Ricoh PJ WX4130N DLP Projector Review
The Ricoh PJ Wx4130N projector looks like most projectors in that it is has a rectangular shape. The difference is how it projects. Being ultra-short-throw, the unit shines the projected light in a little different way. The light actually comes out of the top of the projector through a clear plastic cover. This mirrored projection technology allows for larger images without having to have the projector placement many feet from the screen. In this projectors case, just inches away is enough to create a large image.
Looking at the projector from the front you will see a focus knob, and a IR sensor, and LED indicator right above it. In between the black IR sensor/LED indicator is a mesh opening for the 2W mono speaker. The left side of the projector has a large exhaust vent.
The bottom of the projector has three adjustable feet. They unscrew to raise or lower the projector. I was pleasantly surprised to see this, it really helps a lot when you are trying to get a nice square image without having to use the Keystone Correction. The right side of the projector has all the inputs which I will cover in a moment. However, it also has a large intake vent to help bring in cool air.
Ricoh left nothing out when it came to designing the remote. Not only is it really compact, you have total control, and then some with it. You can change inputs on the fly, enter the menu system and easily navigate to the desired screens. Also, you can use it as a remote mouse. The PJ WX4130N really is a fantastic remote. The button layout was smart and intuitive. Once you take a glance at the remote, study it a bit, you should be able to easily navigate the menu without lengthy pauses in your presentation.
The right side of the projector features the input panel. It is a small area of the projector, but the unit has inputs for all the latest technologies. You will find a RJ45 LAN input, a USB Type A input and also a VGA input. The most standard input for projecting content from a PC. A Composite input is also available should you have old content from a VCR to display. Last, but not least, there is a 3.5 mini dim input for sound.
The control panel is full featured and will allow you to control every function of the projector without the remote. Always a plus if you should lose the remote, or misplace it for a while. The control panel features the on/off button, and also a AV Mute button should you want to bring the screen to black while you have your audience focus on another aspect of your presentation without the distraction of the projected image. Next to the AV Mute button is the Input button and you can press this to cycle through all the available inputs until you have selected the one that matches your source.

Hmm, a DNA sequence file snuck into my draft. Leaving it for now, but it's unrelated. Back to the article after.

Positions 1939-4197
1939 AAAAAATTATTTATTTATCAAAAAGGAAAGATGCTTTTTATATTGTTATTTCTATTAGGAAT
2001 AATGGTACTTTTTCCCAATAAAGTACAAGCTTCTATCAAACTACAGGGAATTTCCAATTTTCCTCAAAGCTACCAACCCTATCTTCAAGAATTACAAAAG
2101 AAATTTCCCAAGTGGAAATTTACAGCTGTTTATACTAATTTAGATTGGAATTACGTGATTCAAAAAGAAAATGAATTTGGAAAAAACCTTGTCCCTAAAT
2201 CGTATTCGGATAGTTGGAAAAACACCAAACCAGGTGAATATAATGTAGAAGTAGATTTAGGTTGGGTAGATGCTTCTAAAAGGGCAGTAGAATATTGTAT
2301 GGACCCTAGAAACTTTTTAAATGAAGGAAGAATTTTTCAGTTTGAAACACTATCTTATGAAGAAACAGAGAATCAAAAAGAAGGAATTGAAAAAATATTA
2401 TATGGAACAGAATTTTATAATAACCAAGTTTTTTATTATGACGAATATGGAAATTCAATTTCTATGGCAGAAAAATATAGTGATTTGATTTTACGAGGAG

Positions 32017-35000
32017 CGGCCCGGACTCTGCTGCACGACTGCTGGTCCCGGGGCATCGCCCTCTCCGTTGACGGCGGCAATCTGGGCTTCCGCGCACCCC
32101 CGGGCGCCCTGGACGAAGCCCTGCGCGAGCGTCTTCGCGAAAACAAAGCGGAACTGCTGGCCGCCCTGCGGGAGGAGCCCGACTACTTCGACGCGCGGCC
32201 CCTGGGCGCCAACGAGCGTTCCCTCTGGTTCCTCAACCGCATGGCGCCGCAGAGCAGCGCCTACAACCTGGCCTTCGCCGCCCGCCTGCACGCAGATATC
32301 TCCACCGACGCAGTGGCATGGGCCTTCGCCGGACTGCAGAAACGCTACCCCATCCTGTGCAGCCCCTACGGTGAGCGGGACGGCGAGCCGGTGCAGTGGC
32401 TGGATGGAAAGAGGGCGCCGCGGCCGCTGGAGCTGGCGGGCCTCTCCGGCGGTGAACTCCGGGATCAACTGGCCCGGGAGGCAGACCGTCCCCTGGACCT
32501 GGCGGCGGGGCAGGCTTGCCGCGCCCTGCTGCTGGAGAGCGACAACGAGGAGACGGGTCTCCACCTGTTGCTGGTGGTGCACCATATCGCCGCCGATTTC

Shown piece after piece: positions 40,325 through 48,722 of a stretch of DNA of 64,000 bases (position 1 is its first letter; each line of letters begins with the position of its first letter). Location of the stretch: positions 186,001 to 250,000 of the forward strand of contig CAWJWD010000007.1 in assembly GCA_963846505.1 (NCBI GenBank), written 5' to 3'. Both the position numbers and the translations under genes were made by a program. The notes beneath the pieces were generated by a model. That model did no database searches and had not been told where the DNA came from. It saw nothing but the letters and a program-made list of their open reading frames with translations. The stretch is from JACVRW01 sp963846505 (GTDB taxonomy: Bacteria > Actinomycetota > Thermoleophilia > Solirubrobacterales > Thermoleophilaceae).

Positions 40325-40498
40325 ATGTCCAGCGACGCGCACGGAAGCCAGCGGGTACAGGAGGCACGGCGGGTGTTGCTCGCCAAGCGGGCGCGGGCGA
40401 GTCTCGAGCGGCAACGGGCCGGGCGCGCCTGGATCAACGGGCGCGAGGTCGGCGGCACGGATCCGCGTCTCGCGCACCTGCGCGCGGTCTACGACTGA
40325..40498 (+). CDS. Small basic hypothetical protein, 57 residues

Hitting the Menu button will bring up the full interactive menu system. The menu is controlled by the round disc to the right. Navigations is done with the arrows and to enter into a sub menu you just hit the center Enter key.
The menu system is pretty involved and you have a lot of control in terms of how the projectors functions. If you want total control this projector provides it.
You can control the projectors brightness, color saturation, contrast and picture mode. Picture mode will allow you to change the preset color of the image for a variety of surfaces that you might encounter.
The system, as mentioned, is extensive. Look over the gallery of images of the menu system to see in detail all the functions you have access to.
You May Also Like
Viewsonic Pro8530HDL Projector Review
BenQ HT6050 Home Theater Projector Review
The Optoma ML750ST LED Projector Review – Part 1
HT Projectors: Sony VPL-HW45ES vs Epson HC5040UB
Epson Home Cinema 5040UB vs. JVC DLA-RS400U – A Comparison Review
JVC DLA-RS600U vs. Sony VPL-VW365ES – A Comparison Review
InFocus IN1118HD Mobile Projector Review
Sony VPL-HW45ES Home Theater Projector Review